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Recommendations including more public artworks and neighbourhood creative hubs aim to contribute to the City of Culture's legacy.

members of Coventry's citizens’ assembly
Participants of Coventry's citizens’ assembly on arts and culture

Rachel Bunce

Art for the People, the UK’s first citizens' assembly on arts and culture, has put forward its recommendations for Coventry’s cultural future.

The team of 50, proportionately selected to represent the demographic make-up of the city, settled on nine recommendations after each idea received backing from over 80% of assembly members.

Among the suggestions are a free art pass for Coventry residents aged between 15 and 25, a funding pot for local people to deliver cultural events and a network of neighbourhood creative hubs.


Creating art in public spaces such as Coventry’s central ring road also features, while a proposed city-wide scheme, Encounters with Arts and Culture, includes plans to increase the visibility of arts opportunities and introduce a local Artists Advice Bureau. 

Janet Vaughan, Co-Artistic Director of project leaders Talking Birds, said the assembly “[put] cultural policy making into the hands of ordinary people”.

“Our citizens see a bold vision of Coventry being a pleasant place to live – verdant, green, welcoming and future-facing - and where the arts are fully-integrated into all communities."

Art for the People’s citizens were asked to explore the question: how will arts, culture and creativity shape a better future for Coventry?

The assembly collaborated over six weeks during the project’s learning phase, with members listening to expert witnesses before discussing ideas in break-out rooms, conducted over Zoom. 

The deliberation phase took place in person, when nine of the 18 recommendations were taken forward after receiving support above the 80% threshold.

Some recommendations that were close to being accepted have since been worked into the selected ideas with the citizens, Vaughan told ArtsProfessional.

“That allowed us to include some really good ideas that only missed by a whisker.”

Next steps

Talking Birds will now work towards testing some of the proposals.

A steering group made up of assembly members will help guide future projects. Meanwhile, funding is available for some assembly members to take part in community activator training, to facilitate smaller pockets of local activity.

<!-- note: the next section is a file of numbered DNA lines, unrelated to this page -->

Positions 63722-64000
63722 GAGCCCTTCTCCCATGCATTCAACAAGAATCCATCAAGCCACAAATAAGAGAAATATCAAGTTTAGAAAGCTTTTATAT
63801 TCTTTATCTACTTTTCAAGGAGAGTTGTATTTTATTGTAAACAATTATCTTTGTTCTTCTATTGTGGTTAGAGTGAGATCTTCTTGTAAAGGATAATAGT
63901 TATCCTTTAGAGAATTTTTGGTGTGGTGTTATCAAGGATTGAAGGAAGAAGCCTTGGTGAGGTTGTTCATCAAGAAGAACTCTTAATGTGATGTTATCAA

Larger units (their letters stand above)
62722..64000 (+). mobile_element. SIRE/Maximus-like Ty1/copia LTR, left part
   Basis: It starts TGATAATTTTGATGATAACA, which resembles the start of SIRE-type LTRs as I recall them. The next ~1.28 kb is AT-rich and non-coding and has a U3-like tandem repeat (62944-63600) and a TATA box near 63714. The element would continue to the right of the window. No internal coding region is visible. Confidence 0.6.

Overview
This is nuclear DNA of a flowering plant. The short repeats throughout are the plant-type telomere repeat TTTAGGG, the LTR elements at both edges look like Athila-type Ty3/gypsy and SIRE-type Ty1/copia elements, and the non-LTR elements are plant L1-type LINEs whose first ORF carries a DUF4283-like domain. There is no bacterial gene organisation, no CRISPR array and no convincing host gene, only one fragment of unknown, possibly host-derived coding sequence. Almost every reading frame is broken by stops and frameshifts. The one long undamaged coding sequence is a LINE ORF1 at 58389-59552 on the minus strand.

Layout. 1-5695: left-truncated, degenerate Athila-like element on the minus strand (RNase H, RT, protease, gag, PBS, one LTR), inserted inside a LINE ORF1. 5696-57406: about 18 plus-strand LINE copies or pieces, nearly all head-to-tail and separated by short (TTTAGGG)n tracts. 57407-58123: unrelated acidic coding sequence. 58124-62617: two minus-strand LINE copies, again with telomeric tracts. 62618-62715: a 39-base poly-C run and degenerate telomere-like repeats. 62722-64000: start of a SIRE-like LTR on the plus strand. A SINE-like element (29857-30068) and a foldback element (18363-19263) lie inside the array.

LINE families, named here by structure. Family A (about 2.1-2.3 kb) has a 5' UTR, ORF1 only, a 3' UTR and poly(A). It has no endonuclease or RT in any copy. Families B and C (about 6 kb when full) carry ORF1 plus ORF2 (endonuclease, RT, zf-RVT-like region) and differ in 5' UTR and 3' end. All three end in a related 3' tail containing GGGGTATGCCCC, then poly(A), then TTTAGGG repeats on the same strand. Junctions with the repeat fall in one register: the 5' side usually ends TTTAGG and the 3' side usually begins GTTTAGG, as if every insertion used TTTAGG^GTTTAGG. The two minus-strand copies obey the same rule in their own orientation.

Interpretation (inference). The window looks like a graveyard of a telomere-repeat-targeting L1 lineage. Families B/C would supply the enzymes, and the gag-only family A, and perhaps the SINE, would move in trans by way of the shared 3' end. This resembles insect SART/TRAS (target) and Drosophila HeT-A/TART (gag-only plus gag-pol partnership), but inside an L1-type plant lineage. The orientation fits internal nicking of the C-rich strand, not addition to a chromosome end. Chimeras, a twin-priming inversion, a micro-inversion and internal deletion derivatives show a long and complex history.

One of the first plans is to make interventions into schools and careers fairs to promote creative professions.

“We feel this could be done relatively simply but make a potentially big impact,” Vaughan said.

A pop-up arts hub is being trailed at Talking Birds’ studio on Friday (6 May), which the organisation hopes may facilitate the start of a first neighbourhood hub.

“We are going to try and do a little bit on pretty much all [the recommendations] and see how much we can get people pulled together to get behind them and make them happen,” Vaughan said.

Some of Art for the People’s suggestions were absorbed into Coventry Council’s refreshed cultural strategy, created by Culture Change Coventry.

The strategy, which is currently out for consultation, outlines an action plan for the next three years across six key goals: partnership, lifelong learning, diversity, health and wellbeing, economic growth and Coventry’s green future.

Vaughan noted the categories almost mirror the themes assembly members came up with independently during discussions on what areas to focus on. 

New perspectives

Vaughan said she “couldn’t recommend [a citizens' assembly] enough” to other areas considering it. 

Admitting it’s an expensive process when done properly, Vaughan added a citizens' assembly had offered a wider range of people and a broader set of perspectives than a traditional public call out in the arts, which may only attract creatives.

“The investment citizens put in was massive. They felt a real sense of responsibility for making the right decisions for the city,” she said.

Kate Danielson, a senior producer for Coventry City of Culture Trust, said the assembly “is exactly what being City of Culture is all about”.

“Residents [are] harnessing arts, culture and creativity to shape a better future for themselves and their city.”



It's great to see the Citizens' Assembly approach taken by Coventry - it's an exciting way of directly engaging the public in the policy-making process. I wish it every success and hope the Council and its partners are able to help deliver the recommendations. However, while I can understand Coventry's eagerness to claim to be the first Citizens' Cultural Assembly in the UK, that title was taken 25 years ago by Fife Council, when its arts delivery team, Arts in Fife, led by Bridget McConnell, undertook exactly the same process for exactly the same objectives. The jury process itself went well, but implementing the recommendations was the challenge, even with a well-disposed Council. Good luck, Coventry!